May 19 07:00 PM EDT  08:00 PM EDT Some of what you'll gain: Strategies and techniques for approaching featured GMAT topics. Sunday May 19th at 7 PM ET May 19 07:00 AM PDT  09:00 AM PDT Get personalized insights on how to achieve your Target Quant Score. Sunday, May 19th at 7 AM PT May 20 10:00 PM PDT  11:00 PM PDT Practice the one most important Quant section  Integer Properties, and rapidly improve your skills. May 24 10:00 PM PDT  11:00 PM PDT Join a FREE 1day workshop and learn how to ace the GMAT while keeping your fulltime job. Limited for the first 99 registrants. May 25 07:00 AM PDT  09:00 AM PDT Attend this webinar and master GMAT SC in 10 days by learning how meaning and logic can help you tackle 700+ level SC questions with ease.
Author 
Message 
TAGS:

Hide Tags

Intern
Joined: 02 Feb 2018
Posts: 36

Is m^n a perfect square?
[#permalink]
Show Tags
Updated on: 01 Dec 2018, 06:24
Question Stats:
23% (01:13) correct 77% (01:10) wrong based on 86 sessions
HideShow timer Statistics
Is \(m^n\) a perfect square? (1) m is a perfect square (2) n is a perfect square
Official Answer and Stats are available only to registered users. Register/ Login.
Originally posted by barryseal on 29 Nov 2018, 05:01.
Last edited by barryseal on 01 Dec 2018, 06:24, edited 2 times in total.



GMATH Teacher
Status: GMATH founder
Joined: 12 Oct 2010
Posts: 935

Re: Is m^n a perfect square?
[#permalink]
Show Tags
Updated on: 30 Nov 2018, 06:24
barryseal wrote: Is \(m^n\) a perfect square?
(1) m is a perfect square
(2) n is a perfect square
\({m^n}\,\,\mathop = \limits^? \,\,{K^2}\,\,\,,\,\,\,K\,\,{\mathop{\rm int}}\) \(\left( 1 \right)\,\,m = {J^2},\,\,J\mathop \ge \limits^{{\rm{WLOG}}} 0\,\,\,{\mathop{\rm int}} \,\,\,\left\{ \matrix{ \,{\rm{Take}}\,\,\left( {m,n} \right) = \left( {0,1} \right)\,\,\,\, \Rightarrow \,\,\,\left\langle {{\rm{YES}}} \right\rangle \,\, \hfill \cr \,{\rm{Take}}\,\,\left( {m,n} \right) = \left( {4,0.5} \right)\,\,\,\, \Rightarrow \,\,\,\left\langle {{\rm{NO}}} \right\rangle \,\, \hfill \cr} \right.\) \(\left( 2 \right)\,\,n = {W^2},\,\,W\mathop \ge \limits^{{\rm{WLOG}}} 0\,\,\,\,{\mathop{\rm int}} \,\,\,\,\left\{ \matrix{ \,{\rm{Take}}\,\,\left( {m,n} \right) = \left( {0,1} \right)\,\,\,\, \Rightarrow \,\,\,\left\langle {{\rm{YES}}} \right\rangle \,\, \hfill \cr \,{\rm{Take}}\,\,\left( {m,n} \right) = \left( {2,1} \right)\,\,\,\, \Rightarrow \,\,\,\left\langle {{\rm{NO}}} \right\rangle \,\, \hfill \cr} \right.\) \(\left( {1 + 2} \right)\,\,{m^n} = {\left( {{J^2}} \right)^{{W^2}}} = {\left( {{J^{{W^2}}}} \right)^2}\,\,\,\, \Rightarrow \,\,\,\left\langle {{\rm{YES}}} \right\rangle \,\,\,\,\,\,\left( {{J^{{W^2}}} = K} \right)\,\,\,\) The correct answer is (C). This solution follows the notations and rationale taught in the GMATH method. Regards, Fabio. POSTMORTEM (important to the most careful students): \(0^0\) is an undefined expression in Math (and also in the GMAT, of course), hence the case \(m=0\) is implicitly associated with \(n \neq 0\). (The question stem implicitly implies that \(m^n\) exists!)
_________________
Fabio Skilnik :: GMATH method creator (Math for the GMAT) Our highlevel "quant" preparation starts here: https://gmath.net
Originally posted by fskilnik on 29 Nov 2018, 09:03.
Last edited by fskilnik on 30 Nov 2018, 06:24, edited 1 time in total.



CEO
Joined: 12 Sep 2015
Posts: 3716
Location: Canada

Re: Is m^n a perfect square?
[#permalink]
Show Tags
29 Nov 2018, 17:38
barryseal wrote: Is \(m^n\) a perfect square?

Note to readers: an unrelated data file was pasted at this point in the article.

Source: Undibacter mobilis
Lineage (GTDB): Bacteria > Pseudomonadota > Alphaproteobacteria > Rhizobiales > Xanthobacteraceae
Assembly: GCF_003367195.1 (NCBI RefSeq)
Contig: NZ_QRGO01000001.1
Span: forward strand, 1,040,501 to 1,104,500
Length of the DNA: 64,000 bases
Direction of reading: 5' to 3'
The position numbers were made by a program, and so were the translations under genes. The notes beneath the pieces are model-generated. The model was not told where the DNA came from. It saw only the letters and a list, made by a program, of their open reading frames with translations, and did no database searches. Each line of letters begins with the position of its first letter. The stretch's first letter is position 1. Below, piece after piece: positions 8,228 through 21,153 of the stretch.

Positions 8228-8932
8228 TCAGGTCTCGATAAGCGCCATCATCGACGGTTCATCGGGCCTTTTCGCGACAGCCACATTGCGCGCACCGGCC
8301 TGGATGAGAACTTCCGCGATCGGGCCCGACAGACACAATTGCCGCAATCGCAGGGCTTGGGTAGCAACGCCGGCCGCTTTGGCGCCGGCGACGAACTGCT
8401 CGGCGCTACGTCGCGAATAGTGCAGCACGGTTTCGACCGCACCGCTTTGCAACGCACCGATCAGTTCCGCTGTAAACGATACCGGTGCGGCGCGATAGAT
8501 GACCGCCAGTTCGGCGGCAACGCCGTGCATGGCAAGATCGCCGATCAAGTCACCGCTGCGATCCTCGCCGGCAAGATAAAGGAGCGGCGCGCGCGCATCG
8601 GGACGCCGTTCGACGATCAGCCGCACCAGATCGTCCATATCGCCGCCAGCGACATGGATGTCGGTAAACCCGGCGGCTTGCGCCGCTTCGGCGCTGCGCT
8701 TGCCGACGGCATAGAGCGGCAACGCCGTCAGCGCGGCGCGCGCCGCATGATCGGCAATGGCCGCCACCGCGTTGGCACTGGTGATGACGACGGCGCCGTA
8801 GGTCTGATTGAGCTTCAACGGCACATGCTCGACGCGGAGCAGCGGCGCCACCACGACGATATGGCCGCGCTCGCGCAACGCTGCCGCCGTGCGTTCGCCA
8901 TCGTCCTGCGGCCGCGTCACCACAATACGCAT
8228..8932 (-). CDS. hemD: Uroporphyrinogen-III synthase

(1) m is a perfect square
(2) n is a perfect square Since there's no information to suggest that m and n are integers, the correct answer is not A. Statement 1: m is a perfect square Consider these conflicting cases that satisfy statement 1: CASE A) m = 9 and n = 2. In this case, m^n = 9^2 = 81. So, the answer to the target question is "YES m^n IS a perfect square." CASE B) m = 9 and n = 0.5. In this case, m^n = 9^0.5 = 3. So, the answer to the target question is "NO m^n is NOT a perfect square." Cheers, Brent
_________________
Test confidently with gmatprepnow.com



Manager
Joined: 26 Feb 2017
Posts: 89
Location: India
GPA: 3.99

Re: Is m^n a perfect square?
[#permalink]
Show Tags
30 Nov 2018, 05:36
GMATPrepNow wrote: barryseal wrote: Is \(m^n\) a perfect square?
(1) m is a perfect square
(2) n is a perfect square Since there's no information to suggest that m and n are integers, the correct answer is not A. Statement 1: m is a perfect square Consider these conflicting cases that satisfy statement 1: CASE A) m = 9 and n = 2. In this case, m^n = 9^2 = 81. So, the answer to the target question is "YES m^n IS a perfect square." CASE B) m = 9 and n = 0.5. In this case, m^n = 9^0.5 = 3. So, the answer to the target question is "NO m^n is NOT a perfect square." Cheers, Brent Hi Brent, The correct answer is C here. If we know both m and n are perfect squares, then m^n is not a perfect square. m = 25 n = 4 m^n is not a perfect square. Is this correct? Posted from my mobile device



GMATH Teacher
Status: GMATH founder
Joined: 12 Oct 2010
Posts: 935

Re: Is m^n a perfect square?
[#permalink]
Show Tags
30 Nov 2018, 06:25
Hi, Brent! You are right. I have corrected my solution accordingly. Regards, Fabio.
_________________
Fabio Skilnik :: GMATH method creator (Math for the GMAT) Our highlevel "quant" preparation starts here: https://gmath.net



CEO
Joined: 12 Sep 2015
Posts: 3716
Location: Canada

Re: Is m^n a perfect square?
[#permalink]
Show Tags
Updated on: 30 Nov 2018, 10:13
dollytaneja51 wrote: Hi Brent,
The correct answer is C here. If we know both m and n are perfect squares, then m^n is not a perfect square. m = 25 n = 4 m^n is not a perfect square.
Is this correct?
Posted from my mobile device EDIT: I first read the above as m^n IS a perfect square. See Fabio's response below. Cheers, Brent
_________________
Test confidently with gmatprepnow.com
Originally posted by GMATPrepNow on 30 Nov 2018, 09:45.
Last edited by GMATPrepNow on 30 Nov 2018, 10:13, edited 2 times in total.



GMATH Teacher
Status: GMATH founder
Joined: 12 Oct 2010
Posts: 935

Re: Is m^n a perfect square?
[#permalink]
Show Tags
Updated on: 30 Nov 2018, 18:00
dollytaneja51 wrote: If we know both m and n are perfect squares, then m^n is not a perfect square. m = 25 n = 4 m^n is not a perfect square.